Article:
A

**group sequential design**is a type of adaptive design where the number of patients isn’t set in advance. Patients are divided into an equal number of groups and data is analyzed at pre-determined points in the trial. A

**stopping rule**specifies when and why a trial might be halted at these points.

- As soon as positive results are found in the trial (for example, a drug shows statistically significant benefits), the trial is continued.
- As soon as negative results are found (for example, adverse effects), the trial is ended, so the trial could be stopped at any point in time.

An efficient group sequential design reduces needed sample sizes, while keeping the desired statistical power and controlling for the overall type I error rate.

## Interim Analysis in Group Sequential Design

The circumstances under which the trial will be stopped or continued is specified in advance (Kelly et. al, 2005). A group sequential design includes a pre-determined number of **stages**, including interim stages (with the associated interim analysis) and a final stage. Each stage is specified by:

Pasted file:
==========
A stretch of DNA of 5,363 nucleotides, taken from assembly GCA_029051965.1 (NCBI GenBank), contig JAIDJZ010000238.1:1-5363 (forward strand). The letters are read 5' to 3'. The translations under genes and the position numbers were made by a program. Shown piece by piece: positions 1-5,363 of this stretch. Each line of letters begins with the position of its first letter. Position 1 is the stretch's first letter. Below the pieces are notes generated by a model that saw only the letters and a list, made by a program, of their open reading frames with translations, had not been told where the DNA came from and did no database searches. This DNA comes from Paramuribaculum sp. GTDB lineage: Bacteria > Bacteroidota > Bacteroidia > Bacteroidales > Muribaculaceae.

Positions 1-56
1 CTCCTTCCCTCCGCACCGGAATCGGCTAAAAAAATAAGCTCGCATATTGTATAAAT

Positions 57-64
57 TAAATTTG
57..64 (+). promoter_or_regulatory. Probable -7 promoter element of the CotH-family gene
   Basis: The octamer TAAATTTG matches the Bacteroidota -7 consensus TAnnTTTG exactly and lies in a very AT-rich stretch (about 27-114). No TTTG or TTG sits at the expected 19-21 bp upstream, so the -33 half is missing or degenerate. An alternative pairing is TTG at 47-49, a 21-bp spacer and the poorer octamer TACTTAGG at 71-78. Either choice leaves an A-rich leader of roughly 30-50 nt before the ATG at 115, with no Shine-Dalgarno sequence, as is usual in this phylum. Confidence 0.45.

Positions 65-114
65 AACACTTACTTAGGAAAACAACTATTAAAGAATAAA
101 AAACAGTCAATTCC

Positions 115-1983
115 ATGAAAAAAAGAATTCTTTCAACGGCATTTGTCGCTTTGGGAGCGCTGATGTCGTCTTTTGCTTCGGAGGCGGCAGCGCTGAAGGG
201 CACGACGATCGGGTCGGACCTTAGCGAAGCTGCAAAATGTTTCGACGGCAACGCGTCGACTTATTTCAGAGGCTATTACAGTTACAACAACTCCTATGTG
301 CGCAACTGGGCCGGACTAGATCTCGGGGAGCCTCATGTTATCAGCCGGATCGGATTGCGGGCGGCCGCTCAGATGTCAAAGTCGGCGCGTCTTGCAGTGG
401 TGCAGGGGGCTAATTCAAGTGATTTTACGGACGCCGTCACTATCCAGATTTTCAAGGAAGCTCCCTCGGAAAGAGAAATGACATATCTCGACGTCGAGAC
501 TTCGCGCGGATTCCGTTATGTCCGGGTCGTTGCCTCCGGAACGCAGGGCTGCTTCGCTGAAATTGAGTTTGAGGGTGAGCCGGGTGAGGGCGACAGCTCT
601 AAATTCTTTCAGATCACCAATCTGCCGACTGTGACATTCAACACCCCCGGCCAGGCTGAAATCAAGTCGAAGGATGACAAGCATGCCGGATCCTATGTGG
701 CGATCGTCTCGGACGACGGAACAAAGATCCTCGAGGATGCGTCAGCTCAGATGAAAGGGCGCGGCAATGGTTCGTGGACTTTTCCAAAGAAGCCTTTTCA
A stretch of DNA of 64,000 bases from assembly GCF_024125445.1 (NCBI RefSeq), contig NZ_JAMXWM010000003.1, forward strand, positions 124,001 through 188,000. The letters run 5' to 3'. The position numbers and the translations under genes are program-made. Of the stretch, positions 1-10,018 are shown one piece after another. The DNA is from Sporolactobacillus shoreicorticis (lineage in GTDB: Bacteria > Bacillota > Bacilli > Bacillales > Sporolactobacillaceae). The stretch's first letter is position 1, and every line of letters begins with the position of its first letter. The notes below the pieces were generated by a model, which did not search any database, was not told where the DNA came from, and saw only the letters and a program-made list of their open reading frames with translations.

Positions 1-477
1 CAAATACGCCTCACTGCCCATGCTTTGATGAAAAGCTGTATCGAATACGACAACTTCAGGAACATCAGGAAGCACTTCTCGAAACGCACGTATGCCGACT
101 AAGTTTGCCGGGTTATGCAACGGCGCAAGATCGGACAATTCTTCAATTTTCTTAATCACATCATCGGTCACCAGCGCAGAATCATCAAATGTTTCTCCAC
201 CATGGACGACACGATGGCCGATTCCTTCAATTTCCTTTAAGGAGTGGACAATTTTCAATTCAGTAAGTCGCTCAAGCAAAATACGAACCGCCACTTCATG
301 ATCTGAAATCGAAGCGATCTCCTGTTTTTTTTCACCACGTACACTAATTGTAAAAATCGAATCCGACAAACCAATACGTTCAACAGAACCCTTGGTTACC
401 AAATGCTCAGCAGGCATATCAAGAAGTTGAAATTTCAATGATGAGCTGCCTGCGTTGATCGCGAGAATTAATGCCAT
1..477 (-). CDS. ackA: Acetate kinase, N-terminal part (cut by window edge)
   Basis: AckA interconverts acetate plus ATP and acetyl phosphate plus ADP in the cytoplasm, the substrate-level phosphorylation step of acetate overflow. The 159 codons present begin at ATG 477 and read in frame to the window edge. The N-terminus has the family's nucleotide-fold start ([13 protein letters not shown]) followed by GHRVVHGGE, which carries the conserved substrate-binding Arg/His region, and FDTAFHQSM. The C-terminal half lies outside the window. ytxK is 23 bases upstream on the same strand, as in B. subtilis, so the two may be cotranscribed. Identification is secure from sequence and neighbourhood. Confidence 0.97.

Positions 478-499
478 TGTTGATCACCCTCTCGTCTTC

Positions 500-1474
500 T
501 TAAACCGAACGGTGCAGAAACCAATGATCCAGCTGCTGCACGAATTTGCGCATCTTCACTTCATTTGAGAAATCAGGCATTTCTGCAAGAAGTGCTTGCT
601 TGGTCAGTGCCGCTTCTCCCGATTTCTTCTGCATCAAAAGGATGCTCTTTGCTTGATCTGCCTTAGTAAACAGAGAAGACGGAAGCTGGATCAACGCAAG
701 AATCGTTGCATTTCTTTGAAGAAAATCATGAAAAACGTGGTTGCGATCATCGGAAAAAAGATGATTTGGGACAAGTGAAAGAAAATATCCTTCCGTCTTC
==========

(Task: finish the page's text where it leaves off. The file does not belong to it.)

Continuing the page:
- The sample size,
- Critical Values,
- A stopping criterion to either support or reject the null hypothesis.

At the end of each interim stage, data analysis is usually performed or reviewed by a Data and Safety Monitoring Committee (DSMC). Interim analysis involves calculation of a test statistic. This is compared to the critical value to decide whether to stop or continue the trial.

## Comparison to Fixed Sample Designs

The typical fixed sample design has patients entering the trial sequentially in matched pairs for two different treatments; Data is only analyzed once at the conclusion of the trial. Group sequential has patients entering in *groups*; Data is analyzed at a certain number of specified stopping points.

## References

Kelly et. al (2005). A practical comparison of group-sequential and adaptive designs. J Biopharm Stat. 2005;15(4):719-38.

Pocock (1977). Group sequential methods in the design and analysis of clinical trials. Biometrika. 64, 2, pp. 191-9.

Chow & Lu. (2008). Design and Analysis of Clinical Trials: Concepts and Methodologies.

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